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Re: multiplexing -- don't do it

From: Mike Belshe <mike@belshe.com>
Date: Mon, 2 Apr 2012 12:01:41 -0700
Message-ID: <CABaLYCv8guivG0_y=qYFuB9Q1VSjtvPYXKk=zOFEcpUGPAOiWw@mail.gmail.com>
To: Mark Nottingham <mnot@mnot.net>
Cc: Adam Barth <w3c@adambarth.com>, Julian Reschke <julian.reschke@gmx.de>, "Adrien W. de Croy" <adrien@qbik.com>, Alexey Melnikov <alexey.melnikov@isode.com>, Roberto Peon <grmocg@gmail.com>, "ietf-http-wg@w3.org" <ietf-http-wg@w3.org>
On Mon, Apr 2, 2012 at 11:57 AM, Mark Nottingham <mnot@mnot.net> wrote:

> On 31/03/2012, at 1:17 PM, Adam Barth wrote:
> > On Sat, Mar 31, 2012 at 4:54 AM, Mark Nottingham <mnot@mnot.net> wrote:
> >>
> >> On 31/03/2012, at 1:11 PM, Mike Belshe wrote:
> >>
> >>> For the record - nobody wants to avoid using port 80 for new
> protocols.  I'd love to!  There is no religious reason that we don't - its
> just that we know, for a fact, that we can't do it without subjecting a
> non-trivial number of users to hangs, data corruption, and other errors.
>  You might think its ok for someone else's browser to throw reliability out
> the window, but nobody at Microsoft, Google, or Mozilla has been willing to
> do thatů
> >>
> >> Mike -
> >>
> >> I don't disagree on any specific point (as I think you know), but I
> would observe that the errors you're talking about can themselves be viewed
> as transient. I.e., just because they occur in experiments now, doesn't
> necessarily mean that they won't be fixed in the infrastructure in the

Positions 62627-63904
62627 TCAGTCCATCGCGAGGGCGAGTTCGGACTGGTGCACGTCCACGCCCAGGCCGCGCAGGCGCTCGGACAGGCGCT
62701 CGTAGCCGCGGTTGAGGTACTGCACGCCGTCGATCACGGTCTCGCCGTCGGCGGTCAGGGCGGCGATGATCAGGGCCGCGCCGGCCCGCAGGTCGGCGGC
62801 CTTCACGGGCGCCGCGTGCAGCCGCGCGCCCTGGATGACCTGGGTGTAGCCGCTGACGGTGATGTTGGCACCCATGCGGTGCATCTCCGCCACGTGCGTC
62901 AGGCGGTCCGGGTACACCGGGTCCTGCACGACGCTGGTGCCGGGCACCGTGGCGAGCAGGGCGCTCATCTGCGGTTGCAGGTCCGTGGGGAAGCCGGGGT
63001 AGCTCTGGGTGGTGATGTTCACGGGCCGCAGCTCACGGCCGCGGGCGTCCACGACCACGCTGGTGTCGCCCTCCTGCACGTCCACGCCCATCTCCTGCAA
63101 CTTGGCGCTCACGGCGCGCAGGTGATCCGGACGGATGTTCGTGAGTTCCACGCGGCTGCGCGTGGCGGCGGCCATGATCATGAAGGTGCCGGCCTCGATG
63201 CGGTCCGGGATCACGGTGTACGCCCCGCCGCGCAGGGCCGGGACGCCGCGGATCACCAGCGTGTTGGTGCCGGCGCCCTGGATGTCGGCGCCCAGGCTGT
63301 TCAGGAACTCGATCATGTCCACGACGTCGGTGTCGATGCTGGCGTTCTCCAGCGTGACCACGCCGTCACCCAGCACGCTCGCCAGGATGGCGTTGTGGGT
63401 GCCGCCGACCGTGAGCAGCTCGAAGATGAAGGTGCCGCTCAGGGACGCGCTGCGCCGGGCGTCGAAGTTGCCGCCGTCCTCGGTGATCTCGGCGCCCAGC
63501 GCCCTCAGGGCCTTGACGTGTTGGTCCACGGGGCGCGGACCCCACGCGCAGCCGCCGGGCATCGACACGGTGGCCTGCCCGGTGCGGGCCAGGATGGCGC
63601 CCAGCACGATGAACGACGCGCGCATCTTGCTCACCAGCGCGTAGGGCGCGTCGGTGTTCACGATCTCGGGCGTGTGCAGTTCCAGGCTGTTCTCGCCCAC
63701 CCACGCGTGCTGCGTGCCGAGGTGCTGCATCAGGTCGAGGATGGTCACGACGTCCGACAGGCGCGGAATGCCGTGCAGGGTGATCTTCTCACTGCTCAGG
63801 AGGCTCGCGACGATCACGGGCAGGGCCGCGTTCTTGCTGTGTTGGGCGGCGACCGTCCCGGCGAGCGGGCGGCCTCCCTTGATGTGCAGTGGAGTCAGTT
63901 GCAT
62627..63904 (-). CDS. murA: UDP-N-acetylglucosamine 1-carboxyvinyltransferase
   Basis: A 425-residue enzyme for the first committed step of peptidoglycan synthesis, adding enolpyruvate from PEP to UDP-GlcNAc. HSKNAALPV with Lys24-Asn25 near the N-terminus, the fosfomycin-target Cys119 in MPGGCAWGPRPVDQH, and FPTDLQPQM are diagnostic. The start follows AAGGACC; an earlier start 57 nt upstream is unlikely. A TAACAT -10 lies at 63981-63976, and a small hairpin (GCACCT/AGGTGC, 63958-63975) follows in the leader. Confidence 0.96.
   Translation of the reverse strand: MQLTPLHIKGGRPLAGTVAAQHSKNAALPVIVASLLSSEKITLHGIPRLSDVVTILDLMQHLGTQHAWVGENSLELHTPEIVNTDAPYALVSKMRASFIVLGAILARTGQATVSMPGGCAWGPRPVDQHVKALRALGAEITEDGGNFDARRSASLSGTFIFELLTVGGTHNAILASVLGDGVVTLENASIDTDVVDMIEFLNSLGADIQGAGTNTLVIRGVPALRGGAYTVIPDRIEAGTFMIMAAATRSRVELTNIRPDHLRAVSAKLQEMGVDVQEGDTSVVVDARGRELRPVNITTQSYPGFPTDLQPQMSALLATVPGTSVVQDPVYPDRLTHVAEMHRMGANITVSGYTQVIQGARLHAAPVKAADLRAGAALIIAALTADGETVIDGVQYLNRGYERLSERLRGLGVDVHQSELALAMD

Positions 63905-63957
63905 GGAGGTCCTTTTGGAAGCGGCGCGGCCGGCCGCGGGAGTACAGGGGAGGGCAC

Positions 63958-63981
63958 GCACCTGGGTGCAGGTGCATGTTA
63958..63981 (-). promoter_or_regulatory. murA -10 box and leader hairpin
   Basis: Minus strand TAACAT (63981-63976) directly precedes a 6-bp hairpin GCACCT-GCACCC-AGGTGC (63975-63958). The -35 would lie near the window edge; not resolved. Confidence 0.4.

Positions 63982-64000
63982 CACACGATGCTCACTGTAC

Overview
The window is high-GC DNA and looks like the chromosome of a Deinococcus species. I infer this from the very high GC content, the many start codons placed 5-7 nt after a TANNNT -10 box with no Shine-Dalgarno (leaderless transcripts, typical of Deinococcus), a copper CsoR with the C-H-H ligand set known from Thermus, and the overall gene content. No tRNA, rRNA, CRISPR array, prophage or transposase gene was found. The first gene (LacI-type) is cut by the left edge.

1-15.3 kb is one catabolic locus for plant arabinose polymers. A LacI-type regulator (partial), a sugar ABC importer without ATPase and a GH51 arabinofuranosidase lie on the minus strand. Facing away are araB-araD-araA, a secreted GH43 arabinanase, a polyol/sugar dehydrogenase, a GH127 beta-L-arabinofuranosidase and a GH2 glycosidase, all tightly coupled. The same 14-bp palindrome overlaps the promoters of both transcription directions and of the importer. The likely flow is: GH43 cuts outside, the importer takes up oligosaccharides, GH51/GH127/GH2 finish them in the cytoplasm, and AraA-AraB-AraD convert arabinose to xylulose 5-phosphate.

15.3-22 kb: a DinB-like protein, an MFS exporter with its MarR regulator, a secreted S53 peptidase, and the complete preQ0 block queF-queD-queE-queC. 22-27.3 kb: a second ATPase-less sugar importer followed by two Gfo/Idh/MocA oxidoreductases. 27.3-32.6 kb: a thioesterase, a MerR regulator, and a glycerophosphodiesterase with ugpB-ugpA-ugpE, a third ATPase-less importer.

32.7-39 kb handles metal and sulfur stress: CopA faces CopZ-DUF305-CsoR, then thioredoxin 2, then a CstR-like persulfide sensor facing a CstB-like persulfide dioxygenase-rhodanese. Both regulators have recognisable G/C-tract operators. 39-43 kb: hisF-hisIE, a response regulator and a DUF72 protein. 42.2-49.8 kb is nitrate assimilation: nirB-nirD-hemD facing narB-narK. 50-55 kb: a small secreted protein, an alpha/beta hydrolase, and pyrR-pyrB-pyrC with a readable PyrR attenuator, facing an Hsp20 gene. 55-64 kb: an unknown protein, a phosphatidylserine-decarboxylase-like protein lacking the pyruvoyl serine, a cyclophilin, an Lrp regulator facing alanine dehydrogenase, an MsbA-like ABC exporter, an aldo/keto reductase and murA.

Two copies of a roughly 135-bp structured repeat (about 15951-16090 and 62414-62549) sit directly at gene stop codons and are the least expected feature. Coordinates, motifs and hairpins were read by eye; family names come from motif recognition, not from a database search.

> future -- especially if they generate a lot of support calls, because they
> break a lot MORE things than they do now.
> >>
> >> Yes, there will be a period of pain, but I just wanted to highlight one
> of the potential differences between deploying a standard and a
> single-vendor effort.  It's true that we can't go too far here; if we
> specify a protocol that breaks horribly 50% of the time, it won't get
> traction. However, if we have a good base population and perhaps a good
> fallback story, we *can* change things.
> >
> > That's not our experience as browser vendors.  If browsers offer an
> > HTTP/2.0 that has a bad user experience for 10% of users, then major
> > sites (e.g., Twitter) won't adopt it.  They don't want to punish their
> > users any more than we do.
> I didn't say bad experience -- we're not talking about breaking Web sites
> here. If there isn't a good fallback story (as I mentioned), yes, it's
> obviously a non-starter.

I think you guys are saying the same thing...  when these errors occur, the
browser incurs a hang or undetected content corruption.  That gets
manifested to the user in a way for which there is either no fallback
(corruption undetected) or for which there is a horrible hang and the
fallback occurs 30+ seconds later...

I'm betting we all agree these are both unacceptable.


> Cheers,
> --
> Mark Nottingham
> http://www.mnot.net/
Received on Monday, 2 April 2012 19:02:10 UTC

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